Last Saturday, the 74 Ministers’ delegations participating in the 11th Global Forum for Food and Agriculture (GFFA), to debate digitalisation and smart solutions for future farming, expressed their support to the on-going renovation of the World Animal Health Information System, OIE-WAHIS, acknowledging its key contribution to a more sustainable, responsible and efficient livestock production. They also entrusted the OIE to pursue the implementation of global digital structures promoting an enhanced exchange of information, thereby contributing to strengthen the cross-border fight against animal diseases.
As we enter 2019, the spread of the epizootics of African swine fever (ASF) is an example of the various sanitary concerns with which Veterinary Services and animal health experts have to deal. When confronted with a disease that has such a serious socio-economic impact on countries, especially on the livelihood of pig farmers, the ability to quickly assess the evolution of the situation is key to stem its spread. In this regard, efficient management and control of the disease requires that countries share transparent information about their animal health situation so that it can be made available to the international community in a timely manner.
In view of facilitating the collection and reporting of data, the OIE is currently upgrading the internet-based World Animal Health Information System, OIE-WAHIS, with advanced technologies.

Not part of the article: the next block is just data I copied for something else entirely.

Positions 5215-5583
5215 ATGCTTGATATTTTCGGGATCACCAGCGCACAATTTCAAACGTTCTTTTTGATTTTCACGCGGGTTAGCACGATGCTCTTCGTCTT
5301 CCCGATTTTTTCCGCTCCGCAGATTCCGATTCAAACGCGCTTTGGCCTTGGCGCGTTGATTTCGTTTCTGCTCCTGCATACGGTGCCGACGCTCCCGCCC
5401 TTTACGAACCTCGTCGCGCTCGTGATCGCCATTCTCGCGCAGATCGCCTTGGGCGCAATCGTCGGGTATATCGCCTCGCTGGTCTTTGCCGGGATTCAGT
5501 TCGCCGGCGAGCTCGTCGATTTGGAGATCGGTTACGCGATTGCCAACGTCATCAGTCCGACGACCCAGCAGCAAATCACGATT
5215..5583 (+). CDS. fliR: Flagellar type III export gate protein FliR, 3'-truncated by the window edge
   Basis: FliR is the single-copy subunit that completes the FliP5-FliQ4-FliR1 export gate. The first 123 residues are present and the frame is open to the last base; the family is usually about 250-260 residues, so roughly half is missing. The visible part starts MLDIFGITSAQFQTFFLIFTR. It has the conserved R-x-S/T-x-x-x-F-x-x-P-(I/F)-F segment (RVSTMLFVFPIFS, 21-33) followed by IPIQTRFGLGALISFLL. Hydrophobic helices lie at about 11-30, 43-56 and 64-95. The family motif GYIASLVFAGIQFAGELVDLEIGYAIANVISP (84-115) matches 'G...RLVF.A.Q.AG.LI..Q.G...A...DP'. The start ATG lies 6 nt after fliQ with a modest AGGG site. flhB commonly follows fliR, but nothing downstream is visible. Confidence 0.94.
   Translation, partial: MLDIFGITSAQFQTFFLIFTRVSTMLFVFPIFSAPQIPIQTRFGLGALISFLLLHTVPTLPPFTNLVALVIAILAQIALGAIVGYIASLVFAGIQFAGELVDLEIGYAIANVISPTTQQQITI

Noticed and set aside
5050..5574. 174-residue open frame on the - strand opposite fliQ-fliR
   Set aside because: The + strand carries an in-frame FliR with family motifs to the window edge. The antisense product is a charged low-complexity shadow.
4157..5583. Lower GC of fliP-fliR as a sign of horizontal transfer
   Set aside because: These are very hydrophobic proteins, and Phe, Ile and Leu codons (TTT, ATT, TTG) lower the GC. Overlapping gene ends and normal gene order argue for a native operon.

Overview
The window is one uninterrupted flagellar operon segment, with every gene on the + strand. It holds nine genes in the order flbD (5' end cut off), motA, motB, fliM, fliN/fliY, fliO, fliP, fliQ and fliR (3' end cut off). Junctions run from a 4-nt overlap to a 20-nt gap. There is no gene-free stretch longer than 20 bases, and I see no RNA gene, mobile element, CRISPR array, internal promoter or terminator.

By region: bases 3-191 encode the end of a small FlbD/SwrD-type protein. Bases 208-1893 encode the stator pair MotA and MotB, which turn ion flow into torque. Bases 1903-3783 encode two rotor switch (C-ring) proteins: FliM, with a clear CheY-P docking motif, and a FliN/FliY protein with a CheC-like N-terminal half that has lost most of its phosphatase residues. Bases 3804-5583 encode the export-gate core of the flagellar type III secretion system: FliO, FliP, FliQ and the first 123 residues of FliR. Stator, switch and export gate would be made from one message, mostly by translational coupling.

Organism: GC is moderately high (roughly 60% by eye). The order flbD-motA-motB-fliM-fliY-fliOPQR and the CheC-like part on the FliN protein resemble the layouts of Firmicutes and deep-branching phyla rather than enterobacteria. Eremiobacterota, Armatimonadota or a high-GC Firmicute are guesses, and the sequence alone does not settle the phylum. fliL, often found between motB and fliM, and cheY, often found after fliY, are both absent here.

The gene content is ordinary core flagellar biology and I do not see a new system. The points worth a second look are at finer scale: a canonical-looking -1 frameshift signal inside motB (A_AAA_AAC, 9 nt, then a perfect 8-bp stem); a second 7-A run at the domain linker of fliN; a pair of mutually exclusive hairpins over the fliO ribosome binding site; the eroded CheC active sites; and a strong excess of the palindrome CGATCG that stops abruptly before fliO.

The benefits brought by such a tool were highlighted at the Ministers’ conference convened on Saturday 19 January 2019 in the framework of the Global Forum for Food and Agriculture in Berlin, Germany, on the theme "Agriculture Goes Digital – Smart Solutions for Future Farming”. The latter adressed how digitalisation can be leveraged to make agriculture more efficient and more sustainable, and therefore contribute to meet the goals of the 2030 Agenda for Sustainable Development.
The renovated OIE-WAHIS will contribute to the proper implementation of global strategies for the control of animal diseases, such as the joint OIE and FAO strategies for the eradication of Peste des Petits Ruminants (PPR) and foot-and-mouth disease, as well as the joint OIE, WHO and FAO action plan on eradicating dog-mediated rabies. Moreover, it will provide information on the circulation of more than 120 animal diseases reported by around 200 countries. The data will be actively disseminated to the current 12,000 subscribers and accessible to everyone. A modern Geographical Information System and a powerful Business Intelligence tool will also be available to facilitate data visualisation, extraction and analysis.
Monday January 20, 2019/ OIE.